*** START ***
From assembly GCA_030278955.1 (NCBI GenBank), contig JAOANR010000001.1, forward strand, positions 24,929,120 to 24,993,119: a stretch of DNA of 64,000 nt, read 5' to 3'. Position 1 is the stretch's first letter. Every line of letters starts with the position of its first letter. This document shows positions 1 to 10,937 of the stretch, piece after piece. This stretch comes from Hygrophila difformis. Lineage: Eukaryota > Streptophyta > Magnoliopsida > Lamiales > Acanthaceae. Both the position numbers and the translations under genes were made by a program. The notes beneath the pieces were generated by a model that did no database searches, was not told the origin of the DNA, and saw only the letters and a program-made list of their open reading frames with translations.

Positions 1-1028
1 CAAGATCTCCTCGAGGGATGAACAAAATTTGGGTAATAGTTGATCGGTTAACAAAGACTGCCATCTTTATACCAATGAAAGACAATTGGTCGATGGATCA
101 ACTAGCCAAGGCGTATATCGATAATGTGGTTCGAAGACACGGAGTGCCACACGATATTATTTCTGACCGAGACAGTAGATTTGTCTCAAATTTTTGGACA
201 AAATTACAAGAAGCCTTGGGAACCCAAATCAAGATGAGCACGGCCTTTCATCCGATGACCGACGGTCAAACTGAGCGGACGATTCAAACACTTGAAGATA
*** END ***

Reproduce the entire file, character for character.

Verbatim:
From assembly GCA_030278955.1 (NCBI GenBank), contig JAOANR010000001.1, forward strand, positions 24,929,120 to 24,993,119: a stretch of DNA of 64,000 nt, read 5' to 3'. Position 1 is the stretch's first letter. Every line of letters starts with the position of its first letter. This document shows positions 1 to 10,937 of the stretch, piece after piece. This stretch comes from Hygrophila difformis. Lineage: Eukaryota > Streptophyta > Magnoliopsida > Lamiales > Acanthaceae. Both the position numbers and the translations under genes were made by a program. The notes beneath the pieces were generated by a model that did no database searches, was not told the origin of the DNA, and saw only the letters and a program-made list of their open reading frames with translations.

Positions 1-1028
1 CAAGATCTCCTCGAGGGATGAACAAAATTTGGGTAATAGTTGATCGGTTAACAAAGACTGCCATCTTTATACCAATGAAAGACAATTGGTCGATGGATCA
101 ACTAGCCAAGGCGTATATCGATAATGTGGTTCGAAGACACGGAGTGCCACACGATATTATTTCTGACCGAGACAGTAGATTTGTCTCAAATTTTTGGACA
201 AAATTACAAGAAGCCTTGGGAACCCAAATCAAGATGAGCACGGCCTTTCATCCGATGACCGACGGTCAAACTGAGCGGACGATTCAAACACTTGAAGATA